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Author of this essay:

Yao Xiang Shakya
(July 7, 2009)

by Yao Xiang Shakya

Because there is something inside us that responds to a trusted voice, we find in Zen that whenever we're troubled, in fear or in confusion, the direction of a good master is indispensable.

Once my partner Marilyn and I went on a canoe trip with a number of other women. There were three guides. We were going to canoe the Wisconsin River and stay overnight under the sky on a sandbar. So we had brought clothing and gear for the overnight stay. We were paired up randomly and began to canoe single file along the river.

Every so often the river widened enough for all of us to canoe side by side. During one of these side by side positions someone suggested that we tie the canoes together like a flotilla; a small convoy of women canoeing. No one objected. It sounded fine.

Off we went tied together, smoothly at first. Everyone seemed to relax and laugh and there was a lot of banter between the canoers.

We were very close.

Of course we would be…the canoes were literally tied together.

Maybe no one knew the topography of the river very well or else maybe there had been a downpour upstream because we suddenly and I mean suddenly found ourselves plunging down some rapids.

After one canoe tipped over and women and gear were dumped into the water there was a frantic race to untie the rushing canoes.

I remember the canoe I was in. The woman I was with told me before we began that she was an experienced canoer and that I seemed like I did not know what I was doing. I readily agreed that I didn’t know so she told me to sit in the back and she would be the lead. It was fine with me. I did what she told me to do, paddle on the opposite side unless otherwise informed. No problem, I thought. Well, when the canoe armada began to tear itself apart our canoe swiftly headed for a whirlpool of water underneath low growing branches. As soon as we reached the branches she grabbed one of them which, for those who know about canoes, know would cause the canoe to tip over and get caught in the whirlpool. The canoe was rapidly going forward and she was holding on. You get the picture?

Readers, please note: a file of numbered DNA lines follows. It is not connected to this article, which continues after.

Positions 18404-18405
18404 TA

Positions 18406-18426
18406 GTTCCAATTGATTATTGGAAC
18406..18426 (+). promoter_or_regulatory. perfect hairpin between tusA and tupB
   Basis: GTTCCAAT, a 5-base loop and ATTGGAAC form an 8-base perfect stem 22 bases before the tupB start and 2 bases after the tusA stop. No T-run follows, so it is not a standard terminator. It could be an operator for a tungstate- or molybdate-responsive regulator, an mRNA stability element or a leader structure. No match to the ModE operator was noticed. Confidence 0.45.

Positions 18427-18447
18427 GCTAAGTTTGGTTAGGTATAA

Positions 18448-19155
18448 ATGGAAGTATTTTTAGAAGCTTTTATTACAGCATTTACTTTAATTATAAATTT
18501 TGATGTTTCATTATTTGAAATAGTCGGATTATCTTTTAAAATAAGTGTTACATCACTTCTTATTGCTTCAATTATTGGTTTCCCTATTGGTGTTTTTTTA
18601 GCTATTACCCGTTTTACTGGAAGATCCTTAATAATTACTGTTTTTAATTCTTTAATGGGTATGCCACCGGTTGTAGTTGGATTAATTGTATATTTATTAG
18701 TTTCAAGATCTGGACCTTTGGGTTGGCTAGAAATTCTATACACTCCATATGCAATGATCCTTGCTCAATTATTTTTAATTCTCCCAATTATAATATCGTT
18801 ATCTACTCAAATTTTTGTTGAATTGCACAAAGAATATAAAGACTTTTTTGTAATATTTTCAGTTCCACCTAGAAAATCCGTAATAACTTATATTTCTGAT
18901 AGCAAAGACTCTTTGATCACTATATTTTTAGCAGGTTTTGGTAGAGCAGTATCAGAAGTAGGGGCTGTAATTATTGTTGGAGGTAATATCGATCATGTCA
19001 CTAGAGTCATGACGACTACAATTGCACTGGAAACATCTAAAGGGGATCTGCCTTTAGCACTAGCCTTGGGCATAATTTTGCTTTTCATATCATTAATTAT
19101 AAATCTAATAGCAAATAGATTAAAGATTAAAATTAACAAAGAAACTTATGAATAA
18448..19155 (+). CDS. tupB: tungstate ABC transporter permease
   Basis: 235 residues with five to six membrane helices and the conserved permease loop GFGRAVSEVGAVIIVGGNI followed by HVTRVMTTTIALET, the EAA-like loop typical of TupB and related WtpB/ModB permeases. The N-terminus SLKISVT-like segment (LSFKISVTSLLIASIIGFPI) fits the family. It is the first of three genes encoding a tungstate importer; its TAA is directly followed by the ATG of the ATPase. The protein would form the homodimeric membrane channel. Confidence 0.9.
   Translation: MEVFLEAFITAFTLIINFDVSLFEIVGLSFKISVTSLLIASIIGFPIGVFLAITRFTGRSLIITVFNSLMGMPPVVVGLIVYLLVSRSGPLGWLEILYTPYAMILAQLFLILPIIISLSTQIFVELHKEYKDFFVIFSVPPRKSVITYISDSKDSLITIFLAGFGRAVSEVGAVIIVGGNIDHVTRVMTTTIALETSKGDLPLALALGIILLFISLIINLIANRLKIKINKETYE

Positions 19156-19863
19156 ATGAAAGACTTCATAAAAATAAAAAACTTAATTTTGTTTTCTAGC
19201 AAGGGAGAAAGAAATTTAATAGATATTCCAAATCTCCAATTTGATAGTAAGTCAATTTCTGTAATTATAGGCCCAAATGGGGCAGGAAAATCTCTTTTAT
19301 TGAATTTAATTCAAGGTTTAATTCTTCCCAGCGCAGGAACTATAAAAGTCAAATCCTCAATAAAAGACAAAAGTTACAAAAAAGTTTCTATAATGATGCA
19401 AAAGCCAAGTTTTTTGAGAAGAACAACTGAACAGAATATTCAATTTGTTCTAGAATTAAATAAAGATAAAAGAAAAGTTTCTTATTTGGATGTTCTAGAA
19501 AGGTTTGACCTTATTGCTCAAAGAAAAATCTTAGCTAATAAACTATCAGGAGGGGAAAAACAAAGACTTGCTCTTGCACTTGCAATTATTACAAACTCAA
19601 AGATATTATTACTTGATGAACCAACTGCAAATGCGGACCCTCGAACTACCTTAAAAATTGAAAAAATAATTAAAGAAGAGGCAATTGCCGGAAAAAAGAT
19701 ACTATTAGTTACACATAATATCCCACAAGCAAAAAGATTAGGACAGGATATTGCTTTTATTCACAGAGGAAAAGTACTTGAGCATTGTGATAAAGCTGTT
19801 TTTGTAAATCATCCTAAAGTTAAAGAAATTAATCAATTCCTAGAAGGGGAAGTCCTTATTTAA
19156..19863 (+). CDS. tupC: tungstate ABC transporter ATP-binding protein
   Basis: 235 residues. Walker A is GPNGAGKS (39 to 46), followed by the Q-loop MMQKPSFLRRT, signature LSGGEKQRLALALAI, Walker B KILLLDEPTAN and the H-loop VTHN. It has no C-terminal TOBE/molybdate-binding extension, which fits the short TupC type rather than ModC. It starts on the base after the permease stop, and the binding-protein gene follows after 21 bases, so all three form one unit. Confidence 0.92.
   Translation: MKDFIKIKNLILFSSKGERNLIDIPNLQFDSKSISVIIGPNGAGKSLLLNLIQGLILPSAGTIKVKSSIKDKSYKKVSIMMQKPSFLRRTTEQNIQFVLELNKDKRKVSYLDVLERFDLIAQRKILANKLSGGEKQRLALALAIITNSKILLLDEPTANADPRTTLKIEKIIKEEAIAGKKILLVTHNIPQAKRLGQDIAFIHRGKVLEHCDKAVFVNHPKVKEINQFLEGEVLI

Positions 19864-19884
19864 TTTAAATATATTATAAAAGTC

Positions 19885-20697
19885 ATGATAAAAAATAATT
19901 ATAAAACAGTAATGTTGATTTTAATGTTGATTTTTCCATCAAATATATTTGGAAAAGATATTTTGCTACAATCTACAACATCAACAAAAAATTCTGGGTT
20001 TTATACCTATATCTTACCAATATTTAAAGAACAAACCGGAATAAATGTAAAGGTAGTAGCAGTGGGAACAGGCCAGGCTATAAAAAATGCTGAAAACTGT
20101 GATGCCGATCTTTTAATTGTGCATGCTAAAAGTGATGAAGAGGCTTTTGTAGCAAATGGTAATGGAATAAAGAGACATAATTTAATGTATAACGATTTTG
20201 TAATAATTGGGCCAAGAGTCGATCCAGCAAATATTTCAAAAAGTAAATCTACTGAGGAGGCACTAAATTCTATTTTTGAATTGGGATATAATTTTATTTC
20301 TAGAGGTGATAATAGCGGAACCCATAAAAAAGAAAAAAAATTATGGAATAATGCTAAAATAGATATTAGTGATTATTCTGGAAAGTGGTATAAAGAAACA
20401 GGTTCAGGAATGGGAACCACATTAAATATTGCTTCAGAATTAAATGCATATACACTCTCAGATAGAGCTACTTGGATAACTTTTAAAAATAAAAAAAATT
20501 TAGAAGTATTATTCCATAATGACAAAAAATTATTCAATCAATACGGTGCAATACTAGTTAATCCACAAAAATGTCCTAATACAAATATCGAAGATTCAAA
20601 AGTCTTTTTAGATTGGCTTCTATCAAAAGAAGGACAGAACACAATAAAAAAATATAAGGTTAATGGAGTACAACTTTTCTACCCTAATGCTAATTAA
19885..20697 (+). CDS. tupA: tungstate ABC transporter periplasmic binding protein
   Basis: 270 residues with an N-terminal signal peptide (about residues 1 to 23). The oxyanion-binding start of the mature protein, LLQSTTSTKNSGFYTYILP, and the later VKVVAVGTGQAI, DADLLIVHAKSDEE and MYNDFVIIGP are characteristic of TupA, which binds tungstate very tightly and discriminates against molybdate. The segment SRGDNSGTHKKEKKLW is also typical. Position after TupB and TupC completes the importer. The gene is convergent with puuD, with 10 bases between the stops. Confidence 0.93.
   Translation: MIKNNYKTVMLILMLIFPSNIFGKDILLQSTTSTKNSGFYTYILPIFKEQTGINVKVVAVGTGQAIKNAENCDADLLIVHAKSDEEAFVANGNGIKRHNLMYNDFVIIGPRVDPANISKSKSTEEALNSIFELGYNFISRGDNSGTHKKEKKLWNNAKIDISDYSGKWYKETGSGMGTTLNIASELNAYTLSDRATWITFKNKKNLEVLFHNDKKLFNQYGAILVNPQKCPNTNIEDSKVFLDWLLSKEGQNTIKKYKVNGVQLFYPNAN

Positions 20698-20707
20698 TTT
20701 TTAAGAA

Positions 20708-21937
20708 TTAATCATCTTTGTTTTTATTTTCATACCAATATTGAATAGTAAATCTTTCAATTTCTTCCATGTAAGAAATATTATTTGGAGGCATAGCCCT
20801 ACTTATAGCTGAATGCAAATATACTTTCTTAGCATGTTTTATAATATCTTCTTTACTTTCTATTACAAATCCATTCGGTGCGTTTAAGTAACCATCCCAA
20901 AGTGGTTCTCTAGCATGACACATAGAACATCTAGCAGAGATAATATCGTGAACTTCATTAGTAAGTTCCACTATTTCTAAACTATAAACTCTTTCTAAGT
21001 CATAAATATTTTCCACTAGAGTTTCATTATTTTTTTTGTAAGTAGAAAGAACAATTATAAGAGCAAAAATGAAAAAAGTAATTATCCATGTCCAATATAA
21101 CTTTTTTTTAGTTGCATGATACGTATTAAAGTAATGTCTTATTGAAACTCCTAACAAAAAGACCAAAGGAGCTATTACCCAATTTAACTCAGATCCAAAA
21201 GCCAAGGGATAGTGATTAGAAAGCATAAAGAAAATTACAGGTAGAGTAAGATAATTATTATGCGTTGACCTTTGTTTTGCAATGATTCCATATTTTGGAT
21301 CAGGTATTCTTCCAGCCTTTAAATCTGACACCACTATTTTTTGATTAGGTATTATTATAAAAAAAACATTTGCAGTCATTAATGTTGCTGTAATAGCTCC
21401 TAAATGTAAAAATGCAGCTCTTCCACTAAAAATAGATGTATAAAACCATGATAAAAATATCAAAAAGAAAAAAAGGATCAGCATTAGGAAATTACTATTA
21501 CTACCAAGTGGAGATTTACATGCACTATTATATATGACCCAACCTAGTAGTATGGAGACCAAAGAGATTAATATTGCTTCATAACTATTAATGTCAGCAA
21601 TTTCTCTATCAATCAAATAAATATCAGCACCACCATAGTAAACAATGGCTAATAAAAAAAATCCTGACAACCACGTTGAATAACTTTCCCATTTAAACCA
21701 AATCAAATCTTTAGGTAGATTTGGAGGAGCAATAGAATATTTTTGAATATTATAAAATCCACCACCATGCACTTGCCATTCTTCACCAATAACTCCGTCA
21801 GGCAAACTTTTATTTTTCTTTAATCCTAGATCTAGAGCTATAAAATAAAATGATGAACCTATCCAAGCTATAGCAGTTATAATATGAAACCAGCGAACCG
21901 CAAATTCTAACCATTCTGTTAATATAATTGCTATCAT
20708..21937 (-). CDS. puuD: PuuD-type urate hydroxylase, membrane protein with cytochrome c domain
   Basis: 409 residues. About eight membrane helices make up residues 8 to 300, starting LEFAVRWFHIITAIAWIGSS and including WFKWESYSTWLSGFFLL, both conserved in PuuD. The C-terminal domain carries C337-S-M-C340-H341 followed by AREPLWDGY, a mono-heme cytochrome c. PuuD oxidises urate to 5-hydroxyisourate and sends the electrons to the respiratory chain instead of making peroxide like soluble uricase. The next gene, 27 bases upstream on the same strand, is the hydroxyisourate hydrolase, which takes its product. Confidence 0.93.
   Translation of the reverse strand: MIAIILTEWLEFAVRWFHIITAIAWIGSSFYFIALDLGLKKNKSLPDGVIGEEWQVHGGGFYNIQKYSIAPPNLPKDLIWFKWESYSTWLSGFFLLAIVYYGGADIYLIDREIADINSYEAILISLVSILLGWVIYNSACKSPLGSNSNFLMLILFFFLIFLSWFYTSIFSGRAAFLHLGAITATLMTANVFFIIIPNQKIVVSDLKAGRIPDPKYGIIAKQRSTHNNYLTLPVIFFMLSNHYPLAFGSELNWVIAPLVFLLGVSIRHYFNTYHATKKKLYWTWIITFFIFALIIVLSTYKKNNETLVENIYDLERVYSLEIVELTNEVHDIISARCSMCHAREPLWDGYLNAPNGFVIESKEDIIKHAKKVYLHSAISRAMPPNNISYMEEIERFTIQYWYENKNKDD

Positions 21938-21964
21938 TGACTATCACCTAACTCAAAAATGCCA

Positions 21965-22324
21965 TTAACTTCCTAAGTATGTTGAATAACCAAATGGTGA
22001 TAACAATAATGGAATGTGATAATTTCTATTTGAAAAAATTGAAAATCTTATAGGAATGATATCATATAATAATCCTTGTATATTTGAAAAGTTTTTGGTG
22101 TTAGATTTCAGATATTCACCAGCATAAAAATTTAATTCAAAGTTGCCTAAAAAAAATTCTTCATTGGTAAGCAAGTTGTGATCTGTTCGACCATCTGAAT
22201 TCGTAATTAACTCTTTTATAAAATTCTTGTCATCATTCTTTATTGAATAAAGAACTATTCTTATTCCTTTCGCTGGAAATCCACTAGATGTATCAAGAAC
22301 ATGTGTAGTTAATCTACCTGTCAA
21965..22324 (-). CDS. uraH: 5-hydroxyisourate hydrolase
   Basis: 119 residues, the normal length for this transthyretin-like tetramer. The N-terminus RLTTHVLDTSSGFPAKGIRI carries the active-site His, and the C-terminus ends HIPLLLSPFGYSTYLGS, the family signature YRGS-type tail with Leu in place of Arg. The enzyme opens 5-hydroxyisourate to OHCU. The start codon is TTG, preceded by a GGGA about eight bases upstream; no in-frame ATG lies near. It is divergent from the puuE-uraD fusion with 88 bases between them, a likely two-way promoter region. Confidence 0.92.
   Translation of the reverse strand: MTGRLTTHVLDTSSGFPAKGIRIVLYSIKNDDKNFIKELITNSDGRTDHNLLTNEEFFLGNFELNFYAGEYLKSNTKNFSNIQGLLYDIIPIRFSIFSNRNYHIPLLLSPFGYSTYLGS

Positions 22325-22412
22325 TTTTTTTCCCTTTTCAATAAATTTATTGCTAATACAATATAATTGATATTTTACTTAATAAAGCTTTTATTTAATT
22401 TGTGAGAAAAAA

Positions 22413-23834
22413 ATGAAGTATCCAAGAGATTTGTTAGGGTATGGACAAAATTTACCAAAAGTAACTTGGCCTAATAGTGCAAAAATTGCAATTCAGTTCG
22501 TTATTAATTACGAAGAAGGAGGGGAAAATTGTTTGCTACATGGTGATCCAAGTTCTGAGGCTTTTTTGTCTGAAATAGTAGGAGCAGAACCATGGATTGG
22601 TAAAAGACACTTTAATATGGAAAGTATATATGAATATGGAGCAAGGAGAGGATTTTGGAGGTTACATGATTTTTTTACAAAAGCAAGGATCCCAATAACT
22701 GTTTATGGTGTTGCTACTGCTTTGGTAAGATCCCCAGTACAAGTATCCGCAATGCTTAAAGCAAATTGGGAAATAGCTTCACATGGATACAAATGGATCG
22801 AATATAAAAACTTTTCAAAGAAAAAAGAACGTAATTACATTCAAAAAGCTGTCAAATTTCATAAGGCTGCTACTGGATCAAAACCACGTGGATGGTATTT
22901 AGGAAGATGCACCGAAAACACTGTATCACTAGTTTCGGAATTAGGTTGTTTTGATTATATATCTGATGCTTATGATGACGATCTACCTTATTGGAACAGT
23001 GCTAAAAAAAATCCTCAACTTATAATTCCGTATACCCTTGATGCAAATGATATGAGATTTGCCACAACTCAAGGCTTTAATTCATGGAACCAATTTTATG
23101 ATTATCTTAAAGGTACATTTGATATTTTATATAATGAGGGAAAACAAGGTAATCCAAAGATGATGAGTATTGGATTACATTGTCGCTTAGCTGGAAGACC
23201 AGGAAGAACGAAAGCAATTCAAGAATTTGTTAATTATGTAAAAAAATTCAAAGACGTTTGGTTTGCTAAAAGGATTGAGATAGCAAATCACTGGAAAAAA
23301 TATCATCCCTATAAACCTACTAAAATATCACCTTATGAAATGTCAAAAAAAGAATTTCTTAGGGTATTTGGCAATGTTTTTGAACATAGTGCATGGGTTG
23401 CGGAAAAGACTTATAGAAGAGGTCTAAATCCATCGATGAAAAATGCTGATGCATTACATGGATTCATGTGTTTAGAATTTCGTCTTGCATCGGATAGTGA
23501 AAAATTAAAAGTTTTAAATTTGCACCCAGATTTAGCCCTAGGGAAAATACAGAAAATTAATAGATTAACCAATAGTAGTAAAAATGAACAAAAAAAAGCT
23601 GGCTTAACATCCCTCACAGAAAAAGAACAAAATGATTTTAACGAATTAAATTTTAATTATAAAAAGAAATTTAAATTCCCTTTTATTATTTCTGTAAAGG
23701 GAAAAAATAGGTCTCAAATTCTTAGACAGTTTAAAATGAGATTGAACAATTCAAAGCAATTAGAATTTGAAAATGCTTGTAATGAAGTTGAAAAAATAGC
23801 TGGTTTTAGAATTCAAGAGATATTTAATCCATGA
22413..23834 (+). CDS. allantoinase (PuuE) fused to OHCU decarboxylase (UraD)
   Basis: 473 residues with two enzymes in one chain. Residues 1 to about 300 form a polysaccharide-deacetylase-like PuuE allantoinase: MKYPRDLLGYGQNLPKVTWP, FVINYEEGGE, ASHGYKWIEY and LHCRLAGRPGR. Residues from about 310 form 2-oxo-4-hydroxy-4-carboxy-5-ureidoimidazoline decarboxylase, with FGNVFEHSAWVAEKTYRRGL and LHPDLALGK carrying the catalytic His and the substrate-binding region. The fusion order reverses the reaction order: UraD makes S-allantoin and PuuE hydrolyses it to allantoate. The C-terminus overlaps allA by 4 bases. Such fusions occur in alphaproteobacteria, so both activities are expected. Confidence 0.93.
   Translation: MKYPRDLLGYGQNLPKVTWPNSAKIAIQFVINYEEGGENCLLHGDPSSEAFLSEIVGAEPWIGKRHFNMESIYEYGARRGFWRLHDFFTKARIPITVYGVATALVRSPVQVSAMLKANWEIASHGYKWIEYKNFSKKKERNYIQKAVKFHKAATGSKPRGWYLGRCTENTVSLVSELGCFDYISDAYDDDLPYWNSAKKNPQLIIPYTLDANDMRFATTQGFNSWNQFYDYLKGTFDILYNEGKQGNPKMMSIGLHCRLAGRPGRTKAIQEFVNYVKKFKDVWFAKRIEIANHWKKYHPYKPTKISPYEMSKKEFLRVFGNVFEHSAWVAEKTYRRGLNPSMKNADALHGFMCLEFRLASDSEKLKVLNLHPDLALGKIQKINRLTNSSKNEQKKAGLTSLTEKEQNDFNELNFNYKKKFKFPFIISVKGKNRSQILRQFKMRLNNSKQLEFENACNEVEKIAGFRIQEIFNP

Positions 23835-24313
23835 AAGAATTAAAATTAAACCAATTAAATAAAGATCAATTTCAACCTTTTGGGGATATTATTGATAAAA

Others who were safe in the middle of the river saw her holding onto the branch and began to shout. “Let go of the branch!”

She wouldn’t, at least not at first, she wouldn’t. Although I did not know why it mattered I too began to plead with her, “Let go of the branch!” Still she held onto it and the canoe began to pivot around her.

In a moment of stunned silence, a guide's booming voice commanded, "Release the branch!" She let go but by this time the canoe tipped enough for her to fall into the water. I'm not sure how I managed to stay upright, but I did even though I was starting to go backwards in the current. And then the canoe completed its circle, and I faced forward. I had swirled past her, but the canoe remained upright.

The guides helped her to get safely to shore and to recover most of the gear that had spilled out when the canoe tipped. We looked back at the whirlpool that we surely would have been sucked into if she had not let go of that branch. I told her how everyone had been hollering at her to let go.

"It's funny," she said. "The guide's voice was the only one I heard."

From Master Hsu Yun we read:


Through this impenetrable fog
His mind surges confidently.
Who steers this boat?
His heart - clear as the Autumn water
His body - pure and undefiled as the white clouds.
Being with him is just like being immersed in the True Emptiness;
Why in my breast do I cling to the dross of worldly problems?
This trusted master has the Three Secret Powers.
Can I not, with him, roam the oceans and the heavens?

Humming Bird